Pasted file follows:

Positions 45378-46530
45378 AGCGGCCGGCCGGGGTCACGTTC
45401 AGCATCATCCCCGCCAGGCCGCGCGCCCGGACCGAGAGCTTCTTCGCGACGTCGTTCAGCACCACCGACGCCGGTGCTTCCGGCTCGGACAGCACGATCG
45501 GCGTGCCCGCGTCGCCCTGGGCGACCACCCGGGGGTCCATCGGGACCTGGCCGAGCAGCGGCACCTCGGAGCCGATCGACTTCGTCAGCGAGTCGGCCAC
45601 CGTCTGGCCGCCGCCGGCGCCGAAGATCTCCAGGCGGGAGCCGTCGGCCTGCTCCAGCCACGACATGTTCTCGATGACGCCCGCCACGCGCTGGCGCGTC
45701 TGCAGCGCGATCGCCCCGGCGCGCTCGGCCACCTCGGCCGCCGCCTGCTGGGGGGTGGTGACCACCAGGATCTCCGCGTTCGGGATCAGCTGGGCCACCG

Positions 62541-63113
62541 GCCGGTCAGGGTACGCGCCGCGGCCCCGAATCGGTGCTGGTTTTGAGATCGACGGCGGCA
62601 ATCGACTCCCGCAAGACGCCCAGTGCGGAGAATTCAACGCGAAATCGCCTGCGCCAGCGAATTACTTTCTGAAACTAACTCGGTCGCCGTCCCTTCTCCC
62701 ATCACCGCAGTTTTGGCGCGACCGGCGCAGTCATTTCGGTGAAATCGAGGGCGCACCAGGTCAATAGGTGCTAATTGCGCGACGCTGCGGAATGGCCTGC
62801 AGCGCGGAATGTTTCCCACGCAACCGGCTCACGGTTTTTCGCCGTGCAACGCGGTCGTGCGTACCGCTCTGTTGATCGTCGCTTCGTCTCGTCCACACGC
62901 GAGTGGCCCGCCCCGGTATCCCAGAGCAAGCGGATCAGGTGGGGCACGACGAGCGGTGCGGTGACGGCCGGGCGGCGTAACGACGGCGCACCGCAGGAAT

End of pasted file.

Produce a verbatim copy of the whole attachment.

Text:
Positions 45378-46530
45378 AGCGGCCGGCCGGGGTCACGTTC
45401 AGCATCATCCCCGCCAGGCCGCGCGCCCGGACCGAGAGCTTCTTCGCGACGTCGTTCAGCACCACCGACGCCGGTGCTTCCGGCTCGGACAGCACGATCG
45501 GCGTGCCCGCGTCGCCCTGGGCGACCACCCGGGGGTCCATCGGGACCTGGCCGAGCAGCGGCACCTCGGAGCCGATCGACTTCGTCAGCGAGTCGGCCAC
45601 CGTCTGGCCGCCGCCGGCGCCGAAGATCTCCAGGCGGGAGCCGTCGGCCTGCTCCAGCCACGACATGTTCTCGATGACGCCCGCCACGCGCTGGCGCGTC
45701 TGCAGCGCGATCGCCCCGGCGCGCTCGGCCACCTCGGCCGCCGCCTGCTGGGGGGTGGTGACCACCAGGATCTCCGCGTTCGGGATCAGCTGGGCCACCG

Positions 62541-63113
62541 GCCGGTCAGGGTACGCGCCGCGGCCCCGAATCGGTGCTGGTTTTGAGATCGACGGCGGCA
62601 ATCGACTCCCGCAAGACGCCCAGTGCGGAGAATTCAACGCGAAATCGCCTGCGCCAGCGAATTACTTTCTGAAACTAACTCGGTCGCCGTCCCTTCTCCC
62701 ATCACCGCAGTTTTGGCGCGACCGGCGCAGTCATTTCGGTGAAATCGAGGGCGCACCAGGTCAATAGGTGCTAATTGCGCGACGCTGCGGAATGGCCTGC
62801 AGCGCGGAATGTTTCCCACGCAACCGGCTCACGGTTTTTCGCCGTGCAACGCGGTCGTGCGTACCGCTCTGTTGATCGTCGCTTCGTCTCGTCCACACGC
62901 GAGTGGCCCGCCCCGGTATCCCAGAGCAAGCGGATCAGGTGGGGCACGACGAGCGGTGCGGTGACGGCCGGGCGGCGTAACGACGGCGCACCGCAGGAAT